The UC Davis Center for Watershed Sciences study updates estimates on the drought’s effects on Central Valley farm production, presents new data on the state’s coastal and southern farm areas, and forecasts the drought’s economic fallout through 2016.
The study found that the drought — the third most severe on record — is responsible for the greatest water loss ever seen in California agriculture, with river water for Central Valley farms reduced by roughly one-third.
Other key findings of the drought’s effects in 2014:
- Direct costs to agriculture total $1.5 billion (revenue losses of $1 billion and $0.5 billion in additional pumping costs). This net revenue loss is about 3 percent of the state’s total agricultural value.
- The loss of 17,100 seasonal and part-time jobs related to agriculture represents 3.8 percent of farm unemployment.
- Some 428,000 acres, or 5 percent, of irrigated cropland is going out of production in the Central Valley, Central Coast and Southern California due to the drought.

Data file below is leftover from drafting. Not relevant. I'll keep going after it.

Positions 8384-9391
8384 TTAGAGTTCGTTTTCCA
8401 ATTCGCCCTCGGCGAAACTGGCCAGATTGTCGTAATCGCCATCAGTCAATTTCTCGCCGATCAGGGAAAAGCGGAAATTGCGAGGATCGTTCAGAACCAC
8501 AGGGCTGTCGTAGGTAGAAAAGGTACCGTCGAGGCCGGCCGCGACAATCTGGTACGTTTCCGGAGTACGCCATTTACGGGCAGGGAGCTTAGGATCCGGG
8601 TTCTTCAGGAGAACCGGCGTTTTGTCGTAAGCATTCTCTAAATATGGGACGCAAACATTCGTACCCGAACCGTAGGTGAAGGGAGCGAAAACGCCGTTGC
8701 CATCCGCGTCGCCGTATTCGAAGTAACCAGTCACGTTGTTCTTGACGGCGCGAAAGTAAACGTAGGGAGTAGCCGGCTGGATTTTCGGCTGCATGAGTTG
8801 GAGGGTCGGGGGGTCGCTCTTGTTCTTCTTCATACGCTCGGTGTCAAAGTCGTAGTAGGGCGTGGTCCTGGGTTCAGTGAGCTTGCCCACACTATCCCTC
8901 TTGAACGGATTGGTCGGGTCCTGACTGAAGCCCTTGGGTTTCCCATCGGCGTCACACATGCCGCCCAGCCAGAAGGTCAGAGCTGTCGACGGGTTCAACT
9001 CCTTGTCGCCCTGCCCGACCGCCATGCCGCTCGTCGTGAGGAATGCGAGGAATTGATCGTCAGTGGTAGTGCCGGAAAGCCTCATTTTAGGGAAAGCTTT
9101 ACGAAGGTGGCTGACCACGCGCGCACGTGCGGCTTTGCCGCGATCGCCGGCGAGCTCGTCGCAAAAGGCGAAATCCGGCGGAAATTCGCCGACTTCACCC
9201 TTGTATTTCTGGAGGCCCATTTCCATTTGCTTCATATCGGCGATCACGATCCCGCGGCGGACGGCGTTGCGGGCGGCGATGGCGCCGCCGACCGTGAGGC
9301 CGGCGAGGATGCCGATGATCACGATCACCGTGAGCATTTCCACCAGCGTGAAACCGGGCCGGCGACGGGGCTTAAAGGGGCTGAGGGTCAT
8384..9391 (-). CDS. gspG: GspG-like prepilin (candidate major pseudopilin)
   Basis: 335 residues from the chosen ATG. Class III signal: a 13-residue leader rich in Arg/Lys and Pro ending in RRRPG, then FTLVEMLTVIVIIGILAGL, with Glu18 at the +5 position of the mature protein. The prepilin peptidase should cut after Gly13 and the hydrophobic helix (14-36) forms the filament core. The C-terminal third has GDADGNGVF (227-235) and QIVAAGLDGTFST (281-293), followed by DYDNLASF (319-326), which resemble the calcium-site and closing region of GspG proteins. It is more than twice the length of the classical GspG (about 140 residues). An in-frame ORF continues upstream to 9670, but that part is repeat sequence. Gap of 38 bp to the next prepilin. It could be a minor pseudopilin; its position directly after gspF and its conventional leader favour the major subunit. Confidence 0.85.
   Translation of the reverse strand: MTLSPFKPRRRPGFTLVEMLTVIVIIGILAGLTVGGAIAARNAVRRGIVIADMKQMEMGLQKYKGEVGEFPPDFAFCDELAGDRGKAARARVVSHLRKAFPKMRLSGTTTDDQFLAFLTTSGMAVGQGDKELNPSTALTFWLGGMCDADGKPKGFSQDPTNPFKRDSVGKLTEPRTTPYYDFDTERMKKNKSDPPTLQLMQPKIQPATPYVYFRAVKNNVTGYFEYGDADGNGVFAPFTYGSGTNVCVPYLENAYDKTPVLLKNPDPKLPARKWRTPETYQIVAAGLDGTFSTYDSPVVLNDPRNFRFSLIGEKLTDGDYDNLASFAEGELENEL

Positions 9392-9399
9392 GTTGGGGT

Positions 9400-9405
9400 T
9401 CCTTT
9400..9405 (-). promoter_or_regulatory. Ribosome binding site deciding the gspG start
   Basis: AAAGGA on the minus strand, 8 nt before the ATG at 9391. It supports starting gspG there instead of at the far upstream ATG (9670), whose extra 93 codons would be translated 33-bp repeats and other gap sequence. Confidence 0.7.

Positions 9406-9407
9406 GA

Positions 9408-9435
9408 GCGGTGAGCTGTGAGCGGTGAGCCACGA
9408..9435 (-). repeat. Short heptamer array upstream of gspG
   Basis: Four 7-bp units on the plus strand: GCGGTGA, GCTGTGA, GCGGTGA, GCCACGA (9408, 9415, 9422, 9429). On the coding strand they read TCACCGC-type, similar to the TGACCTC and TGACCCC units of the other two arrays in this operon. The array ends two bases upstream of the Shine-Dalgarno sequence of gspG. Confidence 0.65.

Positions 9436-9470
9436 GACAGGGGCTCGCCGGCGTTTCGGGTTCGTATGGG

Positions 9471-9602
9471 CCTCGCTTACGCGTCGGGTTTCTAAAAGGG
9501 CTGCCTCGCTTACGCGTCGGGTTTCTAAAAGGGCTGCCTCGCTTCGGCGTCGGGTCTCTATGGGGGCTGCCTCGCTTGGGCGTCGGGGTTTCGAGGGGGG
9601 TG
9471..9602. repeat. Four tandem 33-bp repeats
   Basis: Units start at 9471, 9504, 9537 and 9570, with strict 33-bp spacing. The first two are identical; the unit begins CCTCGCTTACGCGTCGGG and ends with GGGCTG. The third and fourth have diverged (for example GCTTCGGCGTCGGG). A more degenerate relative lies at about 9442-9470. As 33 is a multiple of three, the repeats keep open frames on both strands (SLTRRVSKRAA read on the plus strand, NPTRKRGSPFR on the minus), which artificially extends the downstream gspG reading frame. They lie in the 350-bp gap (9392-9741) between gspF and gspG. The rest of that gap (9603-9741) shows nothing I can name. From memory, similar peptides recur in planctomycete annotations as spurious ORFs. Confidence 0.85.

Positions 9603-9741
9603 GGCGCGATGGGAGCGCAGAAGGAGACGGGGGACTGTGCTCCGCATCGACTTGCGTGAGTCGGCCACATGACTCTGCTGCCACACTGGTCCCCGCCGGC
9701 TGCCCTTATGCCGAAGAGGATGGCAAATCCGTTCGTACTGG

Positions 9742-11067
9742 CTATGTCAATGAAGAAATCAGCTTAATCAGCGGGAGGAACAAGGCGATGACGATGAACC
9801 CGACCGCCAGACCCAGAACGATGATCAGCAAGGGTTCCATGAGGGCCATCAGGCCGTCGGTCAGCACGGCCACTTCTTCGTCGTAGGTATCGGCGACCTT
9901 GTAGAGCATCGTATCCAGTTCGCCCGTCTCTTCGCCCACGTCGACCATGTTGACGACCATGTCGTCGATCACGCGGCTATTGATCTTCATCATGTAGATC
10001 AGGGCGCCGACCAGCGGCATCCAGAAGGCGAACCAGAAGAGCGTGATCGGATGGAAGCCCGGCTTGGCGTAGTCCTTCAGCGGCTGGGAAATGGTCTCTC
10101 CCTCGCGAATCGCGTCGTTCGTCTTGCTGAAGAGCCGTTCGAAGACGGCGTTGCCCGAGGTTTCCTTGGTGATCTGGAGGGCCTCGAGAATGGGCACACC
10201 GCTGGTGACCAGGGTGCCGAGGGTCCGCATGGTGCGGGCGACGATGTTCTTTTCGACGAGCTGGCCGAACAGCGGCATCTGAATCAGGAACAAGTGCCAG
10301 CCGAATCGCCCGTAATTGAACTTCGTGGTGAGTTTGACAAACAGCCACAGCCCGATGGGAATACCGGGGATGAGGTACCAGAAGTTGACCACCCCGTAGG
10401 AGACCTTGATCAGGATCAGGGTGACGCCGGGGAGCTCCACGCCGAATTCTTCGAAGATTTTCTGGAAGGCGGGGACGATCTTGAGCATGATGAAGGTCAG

- The Central Valley is hardest hit, particularly the Tulare Basin, with projected losses of $810 million, or 2.3 percent, in crop revenue; $203 million in dairy and livestock value; and $453 million in additional well-pumping costs.
- Agriculture on the Central Coast and in Southern California will be less affected by this year’s drought, with about 19,150 acres fallowed, $10 million in lost crop revenue and $6.3 million in additional pumping costs.
- Overdraft of groundwater is expected to cause additional wells in the Tulare Basin to run dry if the drought continues.
- The drought is likely to continue through 2015, regardless of El Niño conditions.
- Consumer food prices will be largely unaffected. Higher prices at the grocery store of high-value California crops like nuts, wine grapes and dairy foods are driven more by market demand than by the drought.
California produces about half of US-grown fruits, nuts and vegetables and nearly a quarter of the nation’s milk and cream. Across the nation, consumers regularly buy several crops grown almost entirely in California, including tomatoes, carrots, broccoli, almonds, walnuts, grapes, olives and figs.
The study highlight California agriculture’s economic resilience and vulnerabilities to drought and underscore the state’s reliance on groundwater to cope with droughts, researchers say.